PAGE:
The trial compared X-Bolt XHS versus the Sliding Hip Screw (SHS). The implants differed only by the nature of femoral head fixation: an expanding bolt or traditional lag screw. 1,128 patients were randomized, with expected equal division between groups, 564 vs 564, but numbers actually receiving XHS vs SHS totalled 476 vs 582.
A randomization process usually generates groups broadly matched for baseline confounding variables, for example: age, gender, or pre-injury functional score. Statisticians can perform ‘adjustments’ to the final results to take account of unevenness in these baseline factors.
Patients randomized to XHS had a lower baseline/pre-injury EQ5D, as a consequence of being more frail, with a median score of 0.670 versus a median score of 0.690 for SHS. However, Table 1 of the published paper reported the baseline score as being equal: 0.7 vs 0.7. This was rounded up from a more precise figure in Table 1 of the paper’s proof manuscript of December 2020 (0.67 vs 0.69). The difference in median baseline EQ5D between the groups (0.020 lower in the XHS group) could have significantly impacted post-operative scores.
The main paper did not report the more frail baseline within the XHS group, nor did it report headline results adjusting for baseline EQ5D. That analysis was performed but is buried within the Supplemental Material. It shows a mean difference at 4-months post-operatively favouring XHS of +0.031 (95%CI -0.007 to +0.069).
The XHS-group, as reported, includes 13% (56/437) ‘crossover’ patients, who were randomized to XHS, but received a SHS or other device. All outcome scores in the main paper, as well as ‘Adjusted for Baseline EQ5D’ in the Supplementary Material, include these 13% ‘crossover’ SHS patients as part of the XHS group.
The mean EQ5D score for the ‘crossover’ SHS patients is 0.311 in 56 patients, which is considerably lower than the mean of 0.350 in 381 patients who actually received XHS (‘Per Protocol’).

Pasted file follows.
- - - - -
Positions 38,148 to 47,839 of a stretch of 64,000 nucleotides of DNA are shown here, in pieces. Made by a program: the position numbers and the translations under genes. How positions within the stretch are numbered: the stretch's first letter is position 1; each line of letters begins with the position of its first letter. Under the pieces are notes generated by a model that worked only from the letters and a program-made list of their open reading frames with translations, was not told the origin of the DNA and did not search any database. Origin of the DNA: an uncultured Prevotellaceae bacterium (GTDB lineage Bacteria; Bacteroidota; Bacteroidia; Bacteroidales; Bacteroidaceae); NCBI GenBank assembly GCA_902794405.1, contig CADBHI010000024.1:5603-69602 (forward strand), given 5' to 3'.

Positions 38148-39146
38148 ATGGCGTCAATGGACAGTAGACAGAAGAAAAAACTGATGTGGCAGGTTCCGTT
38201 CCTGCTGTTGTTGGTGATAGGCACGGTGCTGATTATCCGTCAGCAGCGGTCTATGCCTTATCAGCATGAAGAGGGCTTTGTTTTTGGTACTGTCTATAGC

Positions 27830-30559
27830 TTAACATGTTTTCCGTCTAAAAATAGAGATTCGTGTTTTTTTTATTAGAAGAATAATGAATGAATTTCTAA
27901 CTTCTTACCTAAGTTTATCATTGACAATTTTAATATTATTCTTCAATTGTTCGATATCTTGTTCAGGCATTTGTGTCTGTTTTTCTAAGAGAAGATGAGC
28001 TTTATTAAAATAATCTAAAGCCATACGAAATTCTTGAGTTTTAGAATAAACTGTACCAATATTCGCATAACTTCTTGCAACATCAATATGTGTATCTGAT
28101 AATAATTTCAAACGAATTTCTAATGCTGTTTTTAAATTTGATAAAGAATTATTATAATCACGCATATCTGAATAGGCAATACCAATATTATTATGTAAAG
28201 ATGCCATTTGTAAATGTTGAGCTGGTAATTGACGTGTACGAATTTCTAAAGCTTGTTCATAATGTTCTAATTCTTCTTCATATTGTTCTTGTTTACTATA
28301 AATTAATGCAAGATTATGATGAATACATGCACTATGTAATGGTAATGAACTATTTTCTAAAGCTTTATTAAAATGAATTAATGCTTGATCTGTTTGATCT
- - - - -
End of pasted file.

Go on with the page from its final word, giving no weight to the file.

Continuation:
A comparison of all patients receiving XHS versus all receiving SHS (‘As Treated’) and adjusting for baseline EQ5D was not performed/reported. However, calculating from the available data, shows an estimated mean difference 'As Treated' favouring XHS of +0.04 (95%CI 0.00 to +0.08).
Are these superior outcome scores at a level perceptible to patients, i.e. clinically significant? A recent metanalysis paper2 from 2019, validates a Minimally Important Difference (MID) for perception of a clinical benefit at mean +0.03 (0.029-0.031). Using this as a benchmark, the majority of patients would perceive a clinical benefit with XHS.
Clinical importance in the WHITE4 paper references 2005 paper3 with a Minimally Important Difference (MID) of mean 0.07, though with wide confidence intervals (95%CI -0.01 to 0.14). Using this as a benchmark, 25% of patients would perceive a clinically important difference with XHS.
The primary outcome measure was an EQ5D score at 4-months. XHS may have shown greater favourability, earlier in the post-operative period (0-4 months), given that stronger fixation would likely influence early stability and weight-bearing. The pragmatic nature of the trial methodology did not allow for this, with 4-months being the earliest time point for recording outcome score.
The high volume of hip fractures affects a frail and elderly population, whose main desire is to stay out of hospital and maintain their independence. We should all strive to provide better outcomes for these patients.
1. Griffin XL, Achten J, O'Connor HM, Cook JA, Costa ML, WHiTE Four Investigators. Effect on health-related quality of life of the X-Bolt dynamic plating system versus the sliding hip screw for the fixation of trochanteric fractures of the hip in adults: the WHiTE Four randomized clinical trial. The Bone & Joint Journal. 2021 Jan 4;103:1-8.
2. Harvie HS, Honeycutt AA, et al. Responsiveness and minimally important difference of SF-6D and EQ-5D utility scores for the treatment of pelvic organ prolapse. Am J Obstet Gynecol. 2019 Mar; 220(3): 265.e1–265.e11.
3. Walters SJ, Brazier JE. Comparison of the minimally important difference for two health state utility measures: EQ-5D and SF-6D. Qual Life Res. 2005;14(6):1523–1532.